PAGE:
This article belongs completely to Ed Shapiro, a professional photographer, who contributed a lot to the art. It is based on the content of a topic of forum. I have to thank Ed for covering this topic. I could not find any place where Ed gathered and published his knowledge, so I decided to extend the audience of the forum where he posted this topic. So here it goes...
What should I do:
Because you should know what exposure you want for the desired result your after. If you do #1 — you are simply at the mercy of what ever random setting and distance the lights may be at. The desire is to create images (by knowing our equipment and our craft).
Like a cabinet maker selects the proper diameter drill bit he needs to make the desired hole. Rather than just using the drill with what ever bit is in it and lives with whatever hole size was the result.
One way he will get what he wants, the other way he may get something that will work, but more likely will botch the job due to not knowing what he was doing (which will also be the case for photographers who do #1 instead of #2 above.
When I setup a shot, I pick the exposure I want to get the results I'm after. Then I set my equipment (lights/camera) to give me what I want.
For example, if I'm going into someone's home to shoot a large group, I want a lot of DOF so I may want F11. I'll set up two lights (main/fill) and meter them so that I get the F11 I desired. If they are not powerful enough, I move them closer until I get what I want. If I can't get them close enough, then I may make a trade off and use F8 (experience judgment for the situation). If I'm forced to use F2, I better come up with some other solution, because the shot won't be any good.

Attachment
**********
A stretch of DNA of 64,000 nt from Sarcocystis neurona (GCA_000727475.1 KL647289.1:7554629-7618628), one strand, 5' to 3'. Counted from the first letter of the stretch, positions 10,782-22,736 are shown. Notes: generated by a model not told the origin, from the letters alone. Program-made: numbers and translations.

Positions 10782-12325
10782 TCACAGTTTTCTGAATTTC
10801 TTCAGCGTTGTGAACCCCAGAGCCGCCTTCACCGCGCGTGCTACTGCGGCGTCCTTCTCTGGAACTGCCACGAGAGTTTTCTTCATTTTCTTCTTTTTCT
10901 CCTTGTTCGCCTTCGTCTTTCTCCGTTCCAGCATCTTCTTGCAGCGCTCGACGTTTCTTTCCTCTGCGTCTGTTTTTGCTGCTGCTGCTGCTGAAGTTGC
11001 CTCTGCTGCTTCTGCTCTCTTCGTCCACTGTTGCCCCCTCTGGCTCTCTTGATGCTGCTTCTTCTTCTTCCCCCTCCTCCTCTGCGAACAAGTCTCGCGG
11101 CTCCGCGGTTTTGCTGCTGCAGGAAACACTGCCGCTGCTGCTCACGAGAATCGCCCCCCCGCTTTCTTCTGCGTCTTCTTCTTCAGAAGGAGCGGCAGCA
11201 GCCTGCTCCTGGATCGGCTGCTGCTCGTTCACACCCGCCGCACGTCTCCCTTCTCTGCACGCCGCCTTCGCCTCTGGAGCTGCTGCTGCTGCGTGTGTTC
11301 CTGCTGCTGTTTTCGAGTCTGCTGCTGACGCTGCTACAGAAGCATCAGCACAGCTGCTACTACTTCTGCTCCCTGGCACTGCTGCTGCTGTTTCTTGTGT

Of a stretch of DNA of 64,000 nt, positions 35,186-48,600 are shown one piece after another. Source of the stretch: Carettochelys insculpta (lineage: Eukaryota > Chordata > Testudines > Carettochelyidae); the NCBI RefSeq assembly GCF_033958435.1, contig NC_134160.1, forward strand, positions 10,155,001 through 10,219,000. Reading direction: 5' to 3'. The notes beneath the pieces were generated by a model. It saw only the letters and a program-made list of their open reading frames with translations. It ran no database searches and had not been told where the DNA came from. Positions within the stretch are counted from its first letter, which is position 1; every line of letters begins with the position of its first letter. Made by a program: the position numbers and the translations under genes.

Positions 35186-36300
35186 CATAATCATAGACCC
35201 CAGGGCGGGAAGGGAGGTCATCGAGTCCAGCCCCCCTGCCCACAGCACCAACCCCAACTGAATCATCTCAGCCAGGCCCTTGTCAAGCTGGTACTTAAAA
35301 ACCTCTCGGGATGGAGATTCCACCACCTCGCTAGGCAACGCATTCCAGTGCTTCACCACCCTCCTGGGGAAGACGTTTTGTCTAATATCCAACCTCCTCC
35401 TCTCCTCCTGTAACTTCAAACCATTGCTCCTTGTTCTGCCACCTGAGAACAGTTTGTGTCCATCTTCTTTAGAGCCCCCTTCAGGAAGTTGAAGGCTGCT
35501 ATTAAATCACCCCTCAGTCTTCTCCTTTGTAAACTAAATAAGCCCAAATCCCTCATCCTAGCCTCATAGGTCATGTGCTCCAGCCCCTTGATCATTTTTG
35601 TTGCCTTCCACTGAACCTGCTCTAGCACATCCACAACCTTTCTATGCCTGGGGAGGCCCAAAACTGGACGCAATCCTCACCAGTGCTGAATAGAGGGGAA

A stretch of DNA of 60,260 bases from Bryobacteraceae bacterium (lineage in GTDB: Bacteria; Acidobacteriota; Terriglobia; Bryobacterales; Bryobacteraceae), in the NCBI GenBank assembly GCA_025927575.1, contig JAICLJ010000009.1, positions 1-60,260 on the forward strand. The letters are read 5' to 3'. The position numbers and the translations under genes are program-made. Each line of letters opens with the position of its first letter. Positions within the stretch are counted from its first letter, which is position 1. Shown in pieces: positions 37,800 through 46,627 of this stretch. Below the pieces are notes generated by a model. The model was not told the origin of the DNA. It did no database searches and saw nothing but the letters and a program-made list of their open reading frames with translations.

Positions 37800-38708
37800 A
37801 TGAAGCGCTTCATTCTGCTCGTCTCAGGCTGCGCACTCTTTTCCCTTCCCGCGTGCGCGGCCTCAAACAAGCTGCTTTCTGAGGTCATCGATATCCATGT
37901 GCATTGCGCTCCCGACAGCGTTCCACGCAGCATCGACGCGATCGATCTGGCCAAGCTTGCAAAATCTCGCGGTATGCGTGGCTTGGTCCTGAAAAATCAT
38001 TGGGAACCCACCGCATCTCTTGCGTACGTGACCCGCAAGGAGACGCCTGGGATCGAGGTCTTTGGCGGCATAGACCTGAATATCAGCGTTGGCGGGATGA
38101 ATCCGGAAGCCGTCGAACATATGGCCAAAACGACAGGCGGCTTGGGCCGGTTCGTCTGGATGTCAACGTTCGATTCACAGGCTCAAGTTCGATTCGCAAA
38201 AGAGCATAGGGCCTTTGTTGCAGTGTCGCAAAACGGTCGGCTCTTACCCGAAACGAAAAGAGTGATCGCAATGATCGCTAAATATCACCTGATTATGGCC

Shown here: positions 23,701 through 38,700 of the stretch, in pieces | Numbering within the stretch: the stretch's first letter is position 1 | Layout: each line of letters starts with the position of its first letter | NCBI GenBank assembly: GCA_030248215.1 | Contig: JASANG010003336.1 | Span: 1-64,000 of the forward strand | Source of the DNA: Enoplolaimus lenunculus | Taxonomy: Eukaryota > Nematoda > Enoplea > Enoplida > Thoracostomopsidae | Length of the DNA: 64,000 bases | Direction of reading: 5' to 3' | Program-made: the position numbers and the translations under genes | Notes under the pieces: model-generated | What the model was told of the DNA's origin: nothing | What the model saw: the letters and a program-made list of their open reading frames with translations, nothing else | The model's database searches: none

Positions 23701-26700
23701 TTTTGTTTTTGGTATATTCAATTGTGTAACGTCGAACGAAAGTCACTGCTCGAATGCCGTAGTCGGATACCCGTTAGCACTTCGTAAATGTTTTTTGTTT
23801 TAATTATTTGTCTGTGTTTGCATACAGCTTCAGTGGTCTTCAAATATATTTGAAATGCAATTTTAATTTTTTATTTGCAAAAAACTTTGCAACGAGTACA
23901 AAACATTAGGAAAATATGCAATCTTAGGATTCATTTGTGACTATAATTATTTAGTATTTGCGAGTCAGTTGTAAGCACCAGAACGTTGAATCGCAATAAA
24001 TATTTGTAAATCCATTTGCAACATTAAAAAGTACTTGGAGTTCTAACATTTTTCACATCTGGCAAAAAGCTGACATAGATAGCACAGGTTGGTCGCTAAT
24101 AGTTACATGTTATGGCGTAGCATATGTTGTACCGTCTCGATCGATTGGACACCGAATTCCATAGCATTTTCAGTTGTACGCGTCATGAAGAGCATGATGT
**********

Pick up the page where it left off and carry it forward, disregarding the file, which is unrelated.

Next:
If I'm shooting a single portrait of someone on location, and don't want a lot of DOF, I may pick F4 in my head for my desired results, then set up the light(s) one or two and meter them until I find I have them set at F4. I then setup the subject and shoot.
With what I have been shooting so far I set up my lights and then adjust Av and Tv to the lights by choosing a F-stop and then metering to find the Tv.”
Of course you know that Tv (is that shutter speed?) doesn't matter when using lights (strobes) as only the F-stop is used to control exposure from the strobes. To keep things simple, just always set your shutter speed (Tv?) at 125th and use your f-stop to set your exposure from the strobes.
Now to go a step further, if you "want" to include ambient light in the shot, you now can adjust Tv to drag the shutter to allow ambient light into the shot (ambient light coming in windows, from lamps, etc.) Outdoor lighting will be the same color as your strobes. But including lamps and incandescent bulb light in the shot will introduce a yellow color (sometimes desired, sometimes not desired) which one will depend on if you drag the shutter at all or a lot. A slower shutter speed will allow the ambient light into the shot — thus allowing the background to remain light instead of dark (if the strobes light falls off back there) or allowing ambient light to become 'fill light' in the image.
Or to confuse the issue even more, the ambient light can be fill light, or you can use a window and it's ambient light as the main, and setup a strobe to be your fill on the shadow side (not likely — but it can be done)
F-stop is used to set the exposure for the strobe lights. Shutter speed is used to reduce the exposure to exclude ambient light or to lengthen the exposure to include more ambient light.~ Top ~